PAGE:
Dylan McCarthy’s Lost & Found has deep bluegrass roots. But, ultimately, the album is a wonderful slice of instrumental music.
You know, America’s a weird place that dances with a quickstep, a secure waltz, and, sometimes, a Great Depression stare. America’s a gamble – with no limit, just like the beauty and pathos plucked from a banjo. And this instrumental album mints a melodic coin. This music cuts American sawdust into a tune that warms homes and makes people dance.
“Mosquito’ jumps from the post position with a musical sampler embroidered with a myriad mix of guitar, mandolin, stand-up bass, fiddle, and banjo. The great John Fogerty (more about whom later) wrote a song called ‘Hot Rod Heart’ which rocks on all cylinders and is “puttin’ on the zoom”. This tune is an equal ride with an acoustic “pedal to the metal”. And there’s a really nice gear change at the 1:54 mark where the guitar flat picks a slower pace, a breath is caught, and then the ensemble reenters and races to the finish line.
Enter a Dobro to add to the barn dance mix of fiddle, bass, and flat-picked guitar for the warm autumnal wind of ‘24th Of August’. You know, Brian Eno has Music For Airports and Music For Films. That’s fine. But this album should be called Music For Turbulent Times. It’s lockdown tough right now. And this music sings to a beauty that can stare evil stuff right in the face and still hold a lover’s hand in a night of melodic dance.
‘Polaris’ quells the soul. The heavy violin covers a thoughtful western landscape. Dylan’s mandolin touches a quiet sunset. And then, more dobro, please. America, from time to time, can sing with bountiful introspection. This song is a soundtrack to those rare but lovely Mount Rushmore moments.
A little history: my Midwest American love affair of bluegrass and country began in 1973, while I was saving my odd-job money for the next Mott The Hoople record. But then John Fogerty released his first post Creedence album, The Blue Ridge Rangers, on which he covered songs like Hank Williams’ ‘Jambalaya’, Jimmy Rogers’ ‘California Blues’, and traditional ‘Working On A Building’. Wow! I loved the stuff, even passed on a belated buy of Deep Purple’s Machine Head, and opted instead for Country Gazette’s Don’t Give Up Your Day Job. The country fever persisted with albums by Mason Proffit, Goose Creek Symphony, Seatrain (with Peter Rowen and Richard Greene!), Muleskinner, The Flying Burrito Brothers, Earth Opera, The Dillards, a local band called The Monroe Doctrine, and (even) The Everly Brothers’ album, Pass The Chicken & Listen. And I wore all the leather I could find–fringed pants with matching jacket, and, of course, moccasins. This is what is commonly called “my buckskin period”, which sadly went to the back of my closet with the advent of a new wave of really cool bands like XTC, Wire, The Cure (of course the hefty tab for dry-cleaning all my leather duds didn’t help the cause!).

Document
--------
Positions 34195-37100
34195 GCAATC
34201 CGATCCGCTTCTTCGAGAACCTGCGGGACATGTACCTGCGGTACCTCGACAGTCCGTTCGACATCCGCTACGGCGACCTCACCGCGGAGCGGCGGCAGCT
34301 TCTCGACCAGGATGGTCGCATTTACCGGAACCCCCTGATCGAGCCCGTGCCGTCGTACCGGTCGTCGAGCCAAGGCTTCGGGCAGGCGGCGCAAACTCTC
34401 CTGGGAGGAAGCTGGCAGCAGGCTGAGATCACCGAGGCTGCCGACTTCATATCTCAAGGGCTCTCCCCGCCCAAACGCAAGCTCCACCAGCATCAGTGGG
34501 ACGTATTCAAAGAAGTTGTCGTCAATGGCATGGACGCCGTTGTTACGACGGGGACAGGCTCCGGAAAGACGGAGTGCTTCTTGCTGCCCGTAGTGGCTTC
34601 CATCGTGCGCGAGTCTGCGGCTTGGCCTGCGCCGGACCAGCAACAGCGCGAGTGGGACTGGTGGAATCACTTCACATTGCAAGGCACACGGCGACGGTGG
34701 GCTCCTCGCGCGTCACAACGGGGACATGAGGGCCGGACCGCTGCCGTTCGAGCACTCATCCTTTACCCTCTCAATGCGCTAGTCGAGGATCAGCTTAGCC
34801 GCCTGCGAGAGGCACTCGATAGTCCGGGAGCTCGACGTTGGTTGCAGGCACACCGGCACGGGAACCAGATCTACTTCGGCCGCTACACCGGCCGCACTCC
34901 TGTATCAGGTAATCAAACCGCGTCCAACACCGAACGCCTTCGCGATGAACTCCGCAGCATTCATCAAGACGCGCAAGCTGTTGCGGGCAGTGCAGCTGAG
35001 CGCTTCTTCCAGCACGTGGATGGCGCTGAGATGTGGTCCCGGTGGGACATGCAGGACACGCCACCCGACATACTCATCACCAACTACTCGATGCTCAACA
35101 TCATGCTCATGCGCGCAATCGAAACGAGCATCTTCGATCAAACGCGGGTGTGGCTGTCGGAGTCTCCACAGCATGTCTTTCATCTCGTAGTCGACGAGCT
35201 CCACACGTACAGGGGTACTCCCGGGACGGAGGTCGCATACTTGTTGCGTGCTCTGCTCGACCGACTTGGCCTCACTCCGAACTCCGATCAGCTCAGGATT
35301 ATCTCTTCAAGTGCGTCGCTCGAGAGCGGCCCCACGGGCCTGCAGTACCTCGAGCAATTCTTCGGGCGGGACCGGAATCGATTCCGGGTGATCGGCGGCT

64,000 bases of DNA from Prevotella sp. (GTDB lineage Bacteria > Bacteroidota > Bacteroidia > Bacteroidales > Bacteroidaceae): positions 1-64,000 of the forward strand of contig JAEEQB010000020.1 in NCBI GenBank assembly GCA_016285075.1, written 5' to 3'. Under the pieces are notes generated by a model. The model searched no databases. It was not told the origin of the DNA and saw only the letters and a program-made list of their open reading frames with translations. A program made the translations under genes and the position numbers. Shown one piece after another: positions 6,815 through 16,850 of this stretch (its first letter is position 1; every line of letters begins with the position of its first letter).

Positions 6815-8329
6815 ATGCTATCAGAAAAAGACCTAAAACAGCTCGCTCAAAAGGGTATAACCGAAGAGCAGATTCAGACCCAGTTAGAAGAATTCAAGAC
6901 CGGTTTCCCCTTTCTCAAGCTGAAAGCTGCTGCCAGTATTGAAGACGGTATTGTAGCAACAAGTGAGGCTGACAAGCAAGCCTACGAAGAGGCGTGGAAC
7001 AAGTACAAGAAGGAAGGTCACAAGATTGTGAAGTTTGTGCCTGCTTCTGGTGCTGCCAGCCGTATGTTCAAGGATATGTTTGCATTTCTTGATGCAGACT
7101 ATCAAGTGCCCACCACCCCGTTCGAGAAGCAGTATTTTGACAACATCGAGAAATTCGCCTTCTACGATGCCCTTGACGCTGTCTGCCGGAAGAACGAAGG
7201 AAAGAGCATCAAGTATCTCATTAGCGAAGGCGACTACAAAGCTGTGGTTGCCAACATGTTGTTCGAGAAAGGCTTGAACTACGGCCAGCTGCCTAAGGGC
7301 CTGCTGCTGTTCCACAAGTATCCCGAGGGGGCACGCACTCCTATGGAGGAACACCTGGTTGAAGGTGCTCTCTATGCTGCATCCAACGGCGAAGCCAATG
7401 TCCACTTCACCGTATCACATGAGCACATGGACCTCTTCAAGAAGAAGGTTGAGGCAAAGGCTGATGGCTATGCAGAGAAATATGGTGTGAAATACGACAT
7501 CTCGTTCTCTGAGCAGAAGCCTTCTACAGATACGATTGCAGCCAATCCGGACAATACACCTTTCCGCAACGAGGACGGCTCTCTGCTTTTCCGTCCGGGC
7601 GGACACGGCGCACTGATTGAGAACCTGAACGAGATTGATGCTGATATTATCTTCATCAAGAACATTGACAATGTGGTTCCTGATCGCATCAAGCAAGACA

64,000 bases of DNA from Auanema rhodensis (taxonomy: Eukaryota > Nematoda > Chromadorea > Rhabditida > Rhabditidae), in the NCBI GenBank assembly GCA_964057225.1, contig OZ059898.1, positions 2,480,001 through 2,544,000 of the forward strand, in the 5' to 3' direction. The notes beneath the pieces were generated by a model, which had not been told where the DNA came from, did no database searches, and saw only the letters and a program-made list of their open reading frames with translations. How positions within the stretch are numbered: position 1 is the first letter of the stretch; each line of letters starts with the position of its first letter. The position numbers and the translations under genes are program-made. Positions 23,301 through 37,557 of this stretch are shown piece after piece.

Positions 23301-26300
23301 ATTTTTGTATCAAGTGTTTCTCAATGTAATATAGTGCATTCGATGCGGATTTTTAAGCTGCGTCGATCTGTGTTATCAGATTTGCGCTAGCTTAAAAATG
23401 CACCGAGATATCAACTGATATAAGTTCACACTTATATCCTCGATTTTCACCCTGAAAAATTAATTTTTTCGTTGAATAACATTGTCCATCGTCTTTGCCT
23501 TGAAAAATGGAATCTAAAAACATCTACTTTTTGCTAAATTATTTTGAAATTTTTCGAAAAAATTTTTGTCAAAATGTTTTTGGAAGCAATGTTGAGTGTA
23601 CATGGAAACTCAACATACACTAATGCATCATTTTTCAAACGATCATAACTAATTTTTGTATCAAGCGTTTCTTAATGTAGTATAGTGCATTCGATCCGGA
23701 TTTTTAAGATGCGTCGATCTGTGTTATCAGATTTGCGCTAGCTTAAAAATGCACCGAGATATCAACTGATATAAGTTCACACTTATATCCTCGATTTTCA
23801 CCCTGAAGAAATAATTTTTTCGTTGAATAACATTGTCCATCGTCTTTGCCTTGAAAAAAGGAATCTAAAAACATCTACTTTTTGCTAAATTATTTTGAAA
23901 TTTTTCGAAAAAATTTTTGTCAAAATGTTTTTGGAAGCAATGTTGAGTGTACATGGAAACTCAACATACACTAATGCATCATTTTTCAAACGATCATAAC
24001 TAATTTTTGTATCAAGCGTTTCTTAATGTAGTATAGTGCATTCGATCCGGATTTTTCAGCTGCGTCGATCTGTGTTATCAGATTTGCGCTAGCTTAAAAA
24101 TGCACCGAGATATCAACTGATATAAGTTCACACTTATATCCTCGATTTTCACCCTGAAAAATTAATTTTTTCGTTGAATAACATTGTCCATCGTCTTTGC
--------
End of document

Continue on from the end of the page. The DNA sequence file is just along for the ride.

Well, just recently, I stumbled upon a stash of country stuff at the local thrift shop and had my own revival (thankfully without the urge to return to the land of buckskin!) while listening to Jim and Jennie, IIIrd Time Out, (the very wonderful) Claire Lynch, The Lynn Morris Band, and Uncle Earl (with Abigail Washburn!).
So, Lost & Found hits a really sweet youthful note.
My friend, Kilda Defnut, who is a big fan of the prog band Yes, said, “Dylan’s guitar work is like hearing Steve Howe’s ‘Clap’ extended over thirty minutes.”
I just hear soundtrack music to Walt Whitman’s poem, ‘I Hear America Singing’.
And (to return to the music), ‘The Jamestown Turnaround’ flows with that Mississippi River paddle boat gamble your cares away (almost) ragtime vibe.
“Old Bisbee’ pulses with more of that acoustic “Hot Rod Heart’ up-tempo bluegrass purity, that just happens to hold a flushed hearts poker hand.
Now, ‘The Doldrums’ confuses any certain compass. It spins with weird metaphoric musical construct. It’s a slow dance, with a spooky mandolin. The tune dives, with sharp fiddle oxygen, into a pretty deep ocean filled with pretty deep ocean secrets. This is clever and progressive bluegrass stuff.
The final title song stretches its downhome pallet into a happy heartbeat with an acoustic guitar and sawdust fiddle playing old barn grooves that are now, very new, with very American (ever-reborn) dance floor steps.
I hate to say this, but Robert Frost got it wrong. He wrote, “Two roads diverged in a yellow woods/And sorry I could not travel both”. Well, this record travels those “two roads” and can appeal to the purists who will hear the musicality; but this record also plays to the casual listener who simply wants to hear really nice acoustic traditional music, while perhaps, cooking a gently seasoned meal, and as The Everly Brothers once sang, we “pass the chicken and listen” to very beautiful and very American music, with (to almost quote Phil Collins), No Fringed Buckskin Jacket Required.
Artist’s website: www.dylanmccarthymusic.com
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